I keep getting questions about how to find a remote job as a software engineer and if is it possible to get one as a junior? I’ve worked in three different companies as a remote software engineer and I’m going to share my experience about how I got them. The experience with all three was a bit different but I hope this helps you out if you’re looking for a remote job in tech yourself.
I graduated University in 2020, this means that I joined my first job in the middle of the pandemic where everyone was working remotely! I actually joined this company as an intern in the beginning of 2020, right before the mayhem and was still working from the office. But once everything went under lockdown, I started working remotely and luckily got a placement offer with the same company and continued to work there for about an year.
During this time, it was the rise of the remote work culture and more and more companies were going fully remote. I realised that I was being paid less for essentially doing the same work the team in the US or Europe was doing. That’s when I decided to switch jobs and look for a company that’s fully remote.
I have compiled a list of all the websites I used (and more!) during my job search and compiled a list of 23 websites to find remote jobs for software engineers.
One website that I haven't mentioned because it's not technically a job board is Twitter. A lot of people hire from Twitter via tweets and DMs!
Culture Fit: In my experience, I found that a lot of the companies had a strong focus on culture fit because team members may not have the benefit of in-person interactions to build rapport and establish a shared sense of identity. Also, everyone comes from different parts of the world and have different backgrounds, so culture fit becomes important in remote jobs because it helps to ensure effective collaboration, clear communication, high productivity, and strong retention of top talent.
In one of the applications, I was asked to submit video answers to technical questions. Though I believe, talking to a camera by myself is way too awkward than actually having a conversation with a person on the other end, it does not really reflect how good of a culture fit someone would be.
Time difference: Probably the biggest struggle was getting past the time zone requirements. A lot of the companies I was applying for wanted the candidates to be in or around their timezones. So I was targeting European companies because I still had a good couple hours of overlap with the teams.
Experience: While it's possible to find remote software engineering jobs for junior developers, the competition for these roles is often high, and candidates with more experience are often preferred. Therefore, most companies are looking for candidates who have experience working independently, managing their time effectively, and communicating effectively in virtual environments.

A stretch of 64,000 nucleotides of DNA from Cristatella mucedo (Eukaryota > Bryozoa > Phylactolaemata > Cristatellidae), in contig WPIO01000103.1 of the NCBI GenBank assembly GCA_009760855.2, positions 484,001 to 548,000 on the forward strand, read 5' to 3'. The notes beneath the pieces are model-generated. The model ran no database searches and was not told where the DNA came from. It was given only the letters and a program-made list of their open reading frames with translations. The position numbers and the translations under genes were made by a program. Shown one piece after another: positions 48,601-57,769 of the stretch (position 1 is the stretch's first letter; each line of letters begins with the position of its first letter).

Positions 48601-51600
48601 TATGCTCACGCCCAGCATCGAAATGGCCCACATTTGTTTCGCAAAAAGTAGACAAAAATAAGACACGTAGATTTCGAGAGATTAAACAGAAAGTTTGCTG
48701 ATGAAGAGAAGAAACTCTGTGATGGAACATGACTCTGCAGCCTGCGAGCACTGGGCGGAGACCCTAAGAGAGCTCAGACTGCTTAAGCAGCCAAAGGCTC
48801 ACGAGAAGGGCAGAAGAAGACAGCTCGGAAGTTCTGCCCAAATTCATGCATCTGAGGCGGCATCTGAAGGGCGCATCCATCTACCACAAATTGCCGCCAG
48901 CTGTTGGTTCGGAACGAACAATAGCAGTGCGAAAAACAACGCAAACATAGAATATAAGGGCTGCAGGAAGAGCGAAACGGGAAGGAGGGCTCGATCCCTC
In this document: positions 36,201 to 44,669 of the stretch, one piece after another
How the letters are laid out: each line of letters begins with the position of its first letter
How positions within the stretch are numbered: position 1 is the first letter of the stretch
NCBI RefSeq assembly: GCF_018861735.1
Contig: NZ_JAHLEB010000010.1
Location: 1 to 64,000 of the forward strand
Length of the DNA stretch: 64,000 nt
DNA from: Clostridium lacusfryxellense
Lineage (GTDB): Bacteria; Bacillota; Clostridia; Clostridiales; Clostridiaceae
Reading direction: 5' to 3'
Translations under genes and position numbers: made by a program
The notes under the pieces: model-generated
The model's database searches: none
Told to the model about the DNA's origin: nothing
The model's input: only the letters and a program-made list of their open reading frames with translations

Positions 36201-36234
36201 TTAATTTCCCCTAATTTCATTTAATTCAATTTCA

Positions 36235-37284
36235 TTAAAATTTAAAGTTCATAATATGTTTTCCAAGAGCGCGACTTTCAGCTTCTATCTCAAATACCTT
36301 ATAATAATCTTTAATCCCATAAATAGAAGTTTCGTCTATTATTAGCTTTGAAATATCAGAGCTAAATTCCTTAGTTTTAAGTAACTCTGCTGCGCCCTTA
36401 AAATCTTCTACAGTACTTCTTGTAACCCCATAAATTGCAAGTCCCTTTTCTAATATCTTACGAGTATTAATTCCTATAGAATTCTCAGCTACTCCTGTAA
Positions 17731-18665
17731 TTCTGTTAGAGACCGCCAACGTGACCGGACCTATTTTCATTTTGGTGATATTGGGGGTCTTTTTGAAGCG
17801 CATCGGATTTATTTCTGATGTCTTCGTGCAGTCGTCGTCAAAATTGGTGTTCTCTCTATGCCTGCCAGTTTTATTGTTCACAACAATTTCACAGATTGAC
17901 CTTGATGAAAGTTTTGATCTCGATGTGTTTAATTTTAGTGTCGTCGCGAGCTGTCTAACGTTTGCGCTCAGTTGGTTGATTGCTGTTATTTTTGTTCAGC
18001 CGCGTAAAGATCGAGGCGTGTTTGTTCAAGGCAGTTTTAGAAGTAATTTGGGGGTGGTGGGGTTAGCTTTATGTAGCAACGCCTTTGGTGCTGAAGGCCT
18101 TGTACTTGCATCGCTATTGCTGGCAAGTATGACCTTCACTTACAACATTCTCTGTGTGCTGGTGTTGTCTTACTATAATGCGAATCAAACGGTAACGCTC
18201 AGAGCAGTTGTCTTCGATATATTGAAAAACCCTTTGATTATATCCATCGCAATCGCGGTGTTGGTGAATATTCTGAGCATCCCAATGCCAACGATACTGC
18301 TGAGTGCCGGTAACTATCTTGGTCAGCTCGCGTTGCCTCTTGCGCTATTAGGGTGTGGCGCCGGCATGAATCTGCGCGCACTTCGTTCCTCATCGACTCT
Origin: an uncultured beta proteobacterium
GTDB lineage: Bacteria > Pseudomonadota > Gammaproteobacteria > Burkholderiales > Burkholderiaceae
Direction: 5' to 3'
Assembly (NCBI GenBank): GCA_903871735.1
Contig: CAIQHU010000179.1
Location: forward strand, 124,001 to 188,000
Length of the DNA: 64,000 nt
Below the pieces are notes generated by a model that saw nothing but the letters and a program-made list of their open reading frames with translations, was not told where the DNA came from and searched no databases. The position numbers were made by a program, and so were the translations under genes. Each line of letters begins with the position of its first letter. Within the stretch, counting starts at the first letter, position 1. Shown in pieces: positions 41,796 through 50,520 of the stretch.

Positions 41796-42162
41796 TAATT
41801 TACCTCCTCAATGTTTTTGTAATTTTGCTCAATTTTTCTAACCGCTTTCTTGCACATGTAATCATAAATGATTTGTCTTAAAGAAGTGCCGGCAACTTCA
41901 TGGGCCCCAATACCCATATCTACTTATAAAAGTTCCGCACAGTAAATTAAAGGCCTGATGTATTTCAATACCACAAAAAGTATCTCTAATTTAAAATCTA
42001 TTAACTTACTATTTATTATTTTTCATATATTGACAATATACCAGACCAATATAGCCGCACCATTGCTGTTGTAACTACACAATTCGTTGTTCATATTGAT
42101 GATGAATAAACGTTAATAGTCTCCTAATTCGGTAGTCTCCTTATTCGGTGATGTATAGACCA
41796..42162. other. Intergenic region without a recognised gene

I luckily got an offer from a tech education startup based in the UK which I found on AngelList (now known as Wellfound). I had a significant time overlap with the team that was mostly based in Europe and was willing to work in the evening hours and sometimes at night.
Even though they were looking for someone more experienced, my unique blend of skills helped me get hired there. I had a computer science degree which meant that I had experience with computer science concepts, I had experience with a couple different technologies and was able to pick up new things quickly.
My blogs and Instagram account were also of huge help since they needed someone who had experience working in education as well.
Though I wasn’t a formal educator, neither was I a mid or senior level engineer, I still took a shot and it surprisingly went well!
Sometimes you will only know the answer to something after you’ve tried it yourself!
Even though I enjoyed everything about my second job, my ultimate goal was to work with a US based startup because nothing compares to the startup culture of the US (and the competitive salaries)!
This time, I didn’t apply to the job via a job posting but got a referral from a University friend who started working with them through a Twitter interaction!
Twitter allows users to communicate directly with companies and recruiters, which can be a valuable way to learn more about job opportunities, ask questions, and build relationships with potential employers.
- Experience is necessary but it doesn’t have to be conventional forms of experience. You could have built complex projects, contributed to open source, worked on freelance projects or even had a startup of your own, as long as you’re able to work independently and remotely without constant monitoring, you’ll be able to thrive in a remote work setting.
- Communication is king. You need to be able to clearly and effectively communicate your thoughts and ideas with your teammates to be able to succeed in remote work.
- You must be self-motivated and are able to manage your time effectively and set priorities to meet deadlines. Remote work requires discipline and self-motivation to remain focused on tasks and avoid distractions.
- Technology is constantly evolving, and as a software engineer, you must be willing to learn and adapt to new technologies to remain relevant in your field.